Editor's Note: This story is part of a multi-part series on projects that will be funded if SPLOST 2011 is approved by voters in the March 15 Special Election. The SPLOST is expected to generate $57.6 million over a six-year collection period.
COVINGTON -- Proponents of a $1.1 million agricultural center proposed by the Newton County Farm Bureau say there's plenty of demand for such a facility.
Construction of the center would be paid for through SPLOST funds. The intent is to provide a space for groups like 4-H and Future Farmers of America, as well as local farmers, to host livestock shows and sales and educational programming.
There has been no formal plan developed for the center, nor any specific location revealed, but Farm Bureau President Brent Galloway said the hope is that land will be donated so SPLOST funds could be used solely for construction. Board of Commissioners Chairman Kathy Morgan said commissioners would approve a detailed plan for construction and use for the facility before it is built.
Chris Wallace of the Piedmont Cattlemen's Association said his organization supports the project. The county's youth exhibit livestock and other animals at a very small arena at Newton High School, he said. A recent FFA show there included 47 livestock projects.
There are also a lot of Newton residents involved in equine shows and events who now have to travel to the Georgia International Horse Park in Conyers; that wouldn't be necessary if the agricultural center is built, he said.
In addition to providing a showplace for cattle, swine, sheep and other animals, the center could be used for educational programs, such as equipment safety courses, Wallace said.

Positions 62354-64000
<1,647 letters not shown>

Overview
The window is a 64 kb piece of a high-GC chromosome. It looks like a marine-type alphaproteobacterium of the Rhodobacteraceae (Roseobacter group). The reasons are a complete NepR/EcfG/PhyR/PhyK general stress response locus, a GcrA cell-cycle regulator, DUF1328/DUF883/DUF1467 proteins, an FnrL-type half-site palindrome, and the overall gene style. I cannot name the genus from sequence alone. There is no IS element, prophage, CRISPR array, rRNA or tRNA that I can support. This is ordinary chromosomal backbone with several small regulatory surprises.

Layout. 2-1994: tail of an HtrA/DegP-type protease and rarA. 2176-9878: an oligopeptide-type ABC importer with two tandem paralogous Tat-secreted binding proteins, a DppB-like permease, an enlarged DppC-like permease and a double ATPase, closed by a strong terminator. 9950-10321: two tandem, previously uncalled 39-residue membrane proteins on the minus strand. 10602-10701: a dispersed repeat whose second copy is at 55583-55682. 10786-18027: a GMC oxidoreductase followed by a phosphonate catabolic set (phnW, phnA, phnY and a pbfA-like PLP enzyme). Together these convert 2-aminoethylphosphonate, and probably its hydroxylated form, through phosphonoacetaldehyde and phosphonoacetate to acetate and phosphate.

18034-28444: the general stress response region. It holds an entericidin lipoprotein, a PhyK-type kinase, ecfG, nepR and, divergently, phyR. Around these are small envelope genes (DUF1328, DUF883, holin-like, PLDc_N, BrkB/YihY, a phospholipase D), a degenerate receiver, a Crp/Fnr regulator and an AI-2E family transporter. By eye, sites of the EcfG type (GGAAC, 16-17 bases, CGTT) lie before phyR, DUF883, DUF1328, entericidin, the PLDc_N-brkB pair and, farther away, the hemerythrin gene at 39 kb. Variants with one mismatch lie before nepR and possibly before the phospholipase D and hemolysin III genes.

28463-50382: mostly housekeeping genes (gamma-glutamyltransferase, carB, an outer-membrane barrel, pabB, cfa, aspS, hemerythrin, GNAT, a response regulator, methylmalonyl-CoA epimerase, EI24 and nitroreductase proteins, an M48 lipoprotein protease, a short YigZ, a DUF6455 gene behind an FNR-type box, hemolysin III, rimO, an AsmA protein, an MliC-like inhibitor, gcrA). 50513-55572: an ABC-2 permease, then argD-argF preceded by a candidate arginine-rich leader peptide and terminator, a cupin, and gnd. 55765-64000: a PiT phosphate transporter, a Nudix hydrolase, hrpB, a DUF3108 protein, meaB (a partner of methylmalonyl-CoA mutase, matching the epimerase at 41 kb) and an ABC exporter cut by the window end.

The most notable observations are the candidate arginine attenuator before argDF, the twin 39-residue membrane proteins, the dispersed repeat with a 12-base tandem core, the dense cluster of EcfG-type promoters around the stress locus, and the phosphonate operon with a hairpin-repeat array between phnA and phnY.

Galloway previously told the Citizen that the plan is for the facility to be a "one-stop shop" for agriculture-related services, such as the Newton County Extension Service and Soil and Water Conservation office. It would include a meeting room for up to 300 people that could be rented by residents and organizations and converted to a cattle show or sale area when needed. There would also be outside show areas.
The idea is for the facility to be self-supporting through rent and user fees, Galloway said.
"I know some people are concerned about the maintenance and operations of it. We feel like it would be utilized so much it would create enough rent to maintain it," he said.
If that doesn't happen, as with all capital projects on the SPLOST, the county is responsible for maintenance and operations. But Galloway said he believes there is enough interest from various agricultural-related organizations to raise funds to help pay for those costs.
Similar facilities exist in Walton, Morgan and Henry counties and they are regularly packed, he said.
"Our county has been built from farmers and landowners. For many, many years the biggest burden has come to large property owners, and large property owners get the least benefit from county services of anybody," he said. "We feel like it's time this part of the community gets something back they could utilize."